Written by: Matt Molgaard
Robert R. McCammon has been a favorite author of mine since the day I discovered Bethany’s Sin, a petrifying tale of sadistic women with a motive beyond reason, yet somehow, undeniably believable. McCammon has proven time and again that he ranks amongst the upper echelon of horror authors today, and for me personally, it elevates his work in a matter that exceeds the vast majority of his contemporaries. If you’re looking for a twisted, yet complex mind capable of birthing paralyzing pieces of fiction, Robert is an artist to follow: he fails to fall short in his literary works. It just doesn’t happen.
I haven’t read too many of the man’s short stories, and as followers of http://www.horrornovelreviews.com probably know at this point, I prefer to keep my coverage dedicated to novels. But Lizardman is one of those shorts so engaging that they demand respect, recognition, and of course, a brief review to remind viewers that this is a story worth tracking down. So, here am I once again, covering a short story…
Lizardman works wonders merging fact and fantastical. The Lizardman, while preconceived conclusions may lead you to believe to be a monster of some sort, is actually the polar opposite, a rugged veteran ‘gator hunter hell bent on capturing the local legend, Old Pope: a gator of monstrous proportions who claims the lives of fishermen with the frequency of the full moon. For years Lizardman has scoured the murky waters in search of the prehistoric beast, and on this one, very special, very electric evening, he knows in the marrow of his bones the inevitable encounter between the two lingers in the evening’s fleeting minutes. What he doesn’t know however, is that Old Pope isn’t what he anticipated – not even close – and a showdown between man and something far, far more perplexing teeters on the clocks fading hours.
McCammon brought this tale to life long before Swamp People overtook the History Channel. And, while the silly reality show somehow seems to enhance this story – namely because there’s an awkward draw to the series and yet this very brief tale is about ten times more engaging than the show itself – Lizardman is a piece of fiction that redefines the curiosity of the gator hunter. Furthermore, McCammon outlines a headstrong personality completely determined to fulfill a seemingly ageless goal within mere pages. The story demands complete attention, showcases an almost poetic delivery from McCammon, and delivers a finale that isn’t overtly predictable, but does fit the mold of highly rewarding climaxes. It is, to be as direct as possible, a stunning finale to an already impressive tale.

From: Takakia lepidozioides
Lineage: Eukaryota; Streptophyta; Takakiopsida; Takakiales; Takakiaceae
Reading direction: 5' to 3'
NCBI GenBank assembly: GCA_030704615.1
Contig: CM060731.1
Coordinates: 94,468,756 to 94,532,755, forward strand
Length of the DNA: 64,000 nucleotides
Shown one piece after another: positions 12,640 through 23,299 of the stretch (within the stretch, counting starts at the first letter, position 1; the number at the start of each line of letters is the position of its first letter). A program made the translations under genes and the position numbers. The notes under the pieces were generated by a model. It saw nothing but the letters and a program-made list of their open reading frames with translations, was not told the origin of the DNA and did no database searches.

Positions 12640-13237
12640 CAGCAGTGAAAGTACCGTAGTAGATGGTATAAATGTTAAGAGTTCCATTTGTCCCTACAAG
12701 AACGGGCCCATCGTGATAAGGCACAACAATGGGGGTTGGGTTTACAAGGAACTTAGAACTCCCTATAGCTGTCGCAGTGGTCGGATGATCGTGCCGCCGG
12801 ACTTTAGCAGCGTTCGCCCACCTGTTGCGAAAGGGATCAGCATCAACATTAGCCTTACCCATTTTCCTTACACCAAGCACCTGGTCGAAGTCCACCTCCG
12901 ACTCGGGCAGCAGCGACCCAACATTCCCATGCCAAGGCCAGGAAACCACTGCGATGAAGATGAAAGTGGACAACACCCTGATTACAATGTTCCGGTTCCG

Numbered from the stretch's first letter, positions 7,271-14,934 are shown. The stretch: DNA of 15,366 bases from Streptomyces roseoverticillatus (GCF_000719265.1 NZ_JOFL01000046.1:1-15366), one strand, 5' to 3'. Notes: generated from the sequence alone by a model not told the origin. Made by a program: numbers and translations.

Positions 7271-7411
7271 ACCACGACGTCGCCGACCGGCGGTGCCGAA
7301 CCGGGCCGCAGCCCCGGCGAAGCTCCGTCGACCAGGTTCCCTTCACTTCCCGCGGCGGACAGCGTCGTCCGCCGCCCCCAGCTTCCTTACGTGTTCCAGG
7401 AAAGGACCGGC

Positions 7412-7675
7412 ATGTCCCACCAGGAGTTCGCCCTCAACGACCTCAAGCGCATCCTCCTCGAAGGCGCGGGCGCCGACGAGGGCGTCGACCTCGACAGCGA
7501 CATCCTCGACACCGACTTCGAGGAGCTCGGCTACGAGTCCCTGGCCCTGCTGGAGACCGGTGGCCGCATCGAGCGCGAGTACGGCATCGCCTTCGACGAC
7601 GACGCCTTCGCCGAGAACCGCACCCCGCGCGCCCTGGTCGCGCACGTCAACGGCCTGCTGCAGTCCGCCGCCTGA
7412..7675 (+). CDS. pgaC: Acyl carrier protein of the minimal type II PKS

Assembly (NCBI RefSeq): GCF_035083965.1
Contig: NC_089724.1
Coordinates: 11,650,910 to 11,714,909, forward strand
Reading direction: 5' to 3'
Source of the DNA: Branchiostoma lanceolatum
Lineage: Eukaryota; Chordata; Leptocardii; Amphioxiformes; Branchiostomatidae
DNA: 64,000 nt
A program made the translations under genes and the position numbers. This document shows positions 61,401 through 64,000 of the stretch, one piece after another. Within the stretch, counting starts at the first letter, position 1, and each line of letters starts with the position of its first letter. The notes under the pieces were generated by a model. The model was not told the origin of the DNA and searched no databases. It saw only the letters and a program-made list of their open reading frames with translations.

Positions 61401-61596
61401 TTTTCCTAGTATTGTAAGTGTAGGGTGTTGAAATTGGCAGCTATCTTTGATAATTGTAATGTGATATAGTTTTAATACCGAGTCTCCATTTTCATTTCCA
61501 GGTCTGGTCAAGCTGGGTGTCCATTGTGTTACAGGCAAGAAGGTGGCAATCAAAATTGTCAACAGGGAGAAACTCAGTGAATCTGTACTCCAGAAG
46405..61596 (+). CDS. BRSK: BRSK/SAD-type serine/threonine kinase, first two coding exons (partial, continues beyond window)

Reading Lizardman has prompted me to revisit more of McCammon’s novels (the aforementioned Bethany’s Sin, Usher’s Passing, Gone South, Boy’s Life and Baal all rank among his finer works in my personal opinion), so bet your pocketbook you’ll see some more McCammon coverage in the very near future. Get a taste of this man’s talents, and it’s easy to find yourself chomping at the bit for more. I’ll be feeding that irresistible craving before long, of that you can rest assured.
You can read Lizardman for free RIGHT HERE